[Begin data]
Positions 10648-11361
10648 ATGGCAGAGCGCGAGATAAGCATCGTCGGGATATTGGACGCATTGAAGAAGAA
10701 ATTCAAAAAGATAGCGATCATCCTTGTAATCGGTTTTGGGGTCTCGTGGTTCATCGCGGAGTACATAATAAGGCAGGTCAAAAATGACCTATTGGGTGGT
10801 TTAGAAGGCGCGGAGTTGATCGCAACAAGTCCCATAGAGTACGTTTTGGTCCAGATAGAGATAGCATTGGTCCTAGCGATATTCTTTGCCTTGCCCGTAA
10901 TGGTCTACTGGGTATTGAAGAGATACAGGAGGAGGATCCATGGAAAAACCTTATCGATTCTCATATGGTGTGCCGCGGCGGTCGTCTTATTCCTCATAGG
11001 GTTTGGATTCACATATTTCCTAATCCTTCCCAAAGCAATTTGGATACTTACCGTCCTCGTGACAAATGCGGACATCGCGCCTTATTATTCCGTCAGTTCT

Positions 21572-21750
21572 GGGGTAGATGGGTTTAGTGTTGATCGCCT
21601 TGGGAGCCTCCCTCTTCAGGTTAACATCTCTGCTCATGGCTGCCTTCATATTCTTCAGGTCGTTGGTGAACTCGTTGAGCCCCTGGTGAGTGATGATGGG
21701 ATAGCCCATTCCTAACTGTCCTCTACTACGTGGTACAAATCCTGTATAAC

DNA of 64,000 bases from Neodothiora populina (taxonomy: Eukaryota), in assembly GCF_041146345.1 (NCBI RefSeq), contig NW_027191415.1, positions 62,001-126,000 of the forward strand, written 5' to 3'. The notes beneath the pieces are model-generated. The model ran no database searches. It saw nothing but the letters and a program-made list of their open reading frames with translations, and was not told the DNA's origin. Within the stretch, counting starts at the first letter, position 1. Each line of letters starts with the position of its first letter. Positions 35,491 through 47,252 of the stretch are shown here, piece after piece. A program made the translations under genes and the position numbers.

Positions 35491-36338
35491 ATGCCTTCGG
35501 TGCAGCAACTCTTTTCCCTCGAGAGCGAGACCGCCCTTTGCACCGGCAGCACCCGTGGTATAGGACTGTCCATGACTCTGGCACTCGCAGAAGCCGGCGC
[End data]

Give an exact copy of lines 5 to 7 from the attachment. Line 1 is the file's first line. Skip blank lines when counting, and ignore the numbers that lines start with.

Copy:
10901 TGGTCTACTGGGTATTGAAGAGATACAGGAGGAGGATCCATGGAAAAACCTTATCGATTCTCATATGGTGTGCCGCGGCGGTCGTCTTATTCCTCATAGG
11001 GTTTGGATTCACATATTTCCTAATCCTTCCCAAAGCAATTTGGATACTTACCGTCCTCGTGACAAATGCGGACATCGCGCCTTATTATTCCGTCAGTTCT

Positions 21572-21750